15. Finance- (optional) Somehow you have to pay for all this so if per chance you don't get advertisers perhaps create a funding pitch for Wonderfunders and/or other crowdfunding sites like Kickstarter or Indiegogo. This is a complete process in and of itself, for an overview please readhttp://comicbook.com/blog/2012/12/06/wonderfunders-co-founder-james-lynch-interview/
16. Finance Part 2- once you have all your crowd funding ducks in a row, go live with your funding pitch and don't spam it but promote it enough that others know you are serious.
17. Artwork- begin artwork in earnest (Repeat step 11.a. The more artwork people see from/ about your title the more they will begin tor recognize or remember and possibly tell others about it.)
18. Lock down initial print run. (**I have no idea why this is here or what it really means, if it were me I wouldn't complete this step until after I had a completed book or very close to it or at the very least was fully financed.)
19. Post Production- coordinate book layout (Much of this should be done during the scripting phase so finish it up here. Again there will be much mor post production and book layout once you have the final book ready to go to pre-press.)
20. Legwork- continue seeking advertisers (and those willing to promote you feel free to do interviews send out pitches for people to check out. and exhibit any of the finished artwork or nearly finished artwork to the people that can get you good positive exposure.)
21. Pencil- start pencils (May need additional rewrites before starting. There are just some things that are impossible to draw as static drawings... not many but some... for instance you can't fit a half hour of film animation into one panel. You could also optionally start thumbnail pencils as soon as you have a script. See 5.a.)
22. Review- review pencils
23. Fix- pencil adjustments (**Don't be too much of a stickler if you are an indy guy chances are your penciler is an indy guy unless you are shelling out alot of bux already and shelling out that much more for changes then chances are you are just ticking your artist off with every "free" change you request. if it isn't really hurting the book leave it alone this is likely your first book so know when to cut and run. On the same token you are requesting work for a book that you are planning to have published and representing you or your company in some way don't be buffaloed by your artist either, know when it's crap and when it's just you being knit-picky)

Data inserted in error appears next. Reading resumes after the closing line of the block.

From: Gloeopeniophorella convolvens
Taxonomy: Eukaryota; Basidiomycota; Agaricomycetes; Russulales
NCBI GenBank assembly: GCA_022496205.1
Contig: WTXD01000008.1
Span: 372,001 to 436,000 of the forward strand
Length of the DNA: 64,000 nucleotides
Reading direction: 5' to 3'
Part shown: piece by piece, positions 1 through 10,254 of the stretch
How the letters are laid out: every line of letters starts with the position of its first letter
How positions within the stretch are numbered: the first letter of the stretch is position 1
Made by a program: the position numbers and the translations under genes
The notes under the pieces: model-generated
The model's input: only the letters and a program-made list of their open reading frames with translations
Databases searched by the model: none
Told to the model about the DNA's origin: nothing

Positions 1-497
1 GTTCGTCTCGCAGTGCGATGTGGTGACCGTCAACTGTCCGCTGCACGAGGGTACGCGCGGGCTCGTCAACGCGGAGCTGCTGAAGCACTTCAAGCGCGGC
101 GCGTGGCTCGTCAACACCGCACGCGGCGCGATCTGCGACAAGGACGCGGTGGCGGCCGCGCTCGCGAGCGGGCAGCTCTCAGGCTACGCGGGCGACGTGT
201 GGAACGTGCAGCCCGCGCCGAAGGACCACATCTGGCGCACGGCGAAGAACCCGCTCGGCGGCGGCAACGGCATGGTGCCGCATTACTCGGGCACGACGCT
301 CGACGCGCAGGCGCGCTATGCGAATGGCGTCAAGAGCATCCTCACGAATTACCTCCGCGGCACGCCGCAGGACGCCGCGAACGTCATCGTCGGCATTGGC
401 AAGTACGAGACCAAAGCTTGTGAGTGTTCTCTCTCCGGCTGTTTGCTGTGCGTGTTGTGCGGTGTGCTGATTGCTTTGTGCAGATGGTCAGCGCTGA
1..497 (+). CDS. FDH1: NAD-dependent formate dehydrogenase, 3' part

24. Ink- start inks (unless the letter is doing hand lettering and needs to lay them out in pencil before inks are applied.
25. Review- review inks
26. Fix- ink adjustments (See pencil adjustments)
27. Color- Begin colors
28. Review- review colors
29. Fix- color adjustments (See pencil adjustments)(also if these are not digital colors there may not be an easy way to adjust them.)
30. Lettering- Begin lettering
31. Review- review lettering
32. Fix- lettering adjustments
33. Editorialize- write editorial (**this is what I would regard as an optional step and it can really be done at any point in the process. the reason many, [myself included] do this near the end of a project is because you might want to include hiccups pitfalls and triumphs over obstacles along the way.)
34. Pick up the pieces- advertisers art submitted- The earlier you can get this the better obviously
35. create Indicia - the fine print. Research here http://bit.ly/1cDXpk6 some examples may be viewed here http://www.comicbookdb.com/forums/viewtopic.php?t=1298
36. Pre-Press- digitize for print. Assuming that in some way shape or form your stuff is going to at some point wind up in a digital print ready format you should do all your pre-press or have someone do it for you in advance this way it will save you tons of money in art and/or pre-press fees.
37. Pre-Sales- Pre-sell/promote
38. Make arrangements with printer (Some of our members recommend local printer so that you can do press check. Alternatively order 1 POD)
39. Print- most of the work is out of the way now let your printer do their job.
40. Distribute- arrange distribution (really have this somewhat arranged back on the earlier step about Distribution) - This is a good idea but depending you may want to have the groundwork laid for the distribution as soon as you have some production ready art (see step 9) Some of our members recommend 3 promos and 3-5 pages of sequential art at that stage.
41. Advertise, Market, Promote, and Sell- Sell, sell, sell! If people aren't buying then you're either not trying hard enough or you are doing something wrong or you have failed on one of the previously mentioned steps. By this point a ton of people should have interviewed, reviewed, advertised, promoted, recognized, heard of, and patiently awaited your product. Now maybe its not the amount you wanted or hoped for but maybe its far more. You never know until you go.
42. Legitimize your operation If you are going to operate as a legitimate business and self publish then you should consider getting a business license, business bank account, bookkeeping software or service, and have legal contract forms for talent you hire or collaborate with at the ready including clear declarations of IP ownership, profit sharing if any, responsibilities of all parties concerned, etc.. There is a great deal of detail required to operate correctly as a business
Rinse and repeat :)..**Added by Brian Germain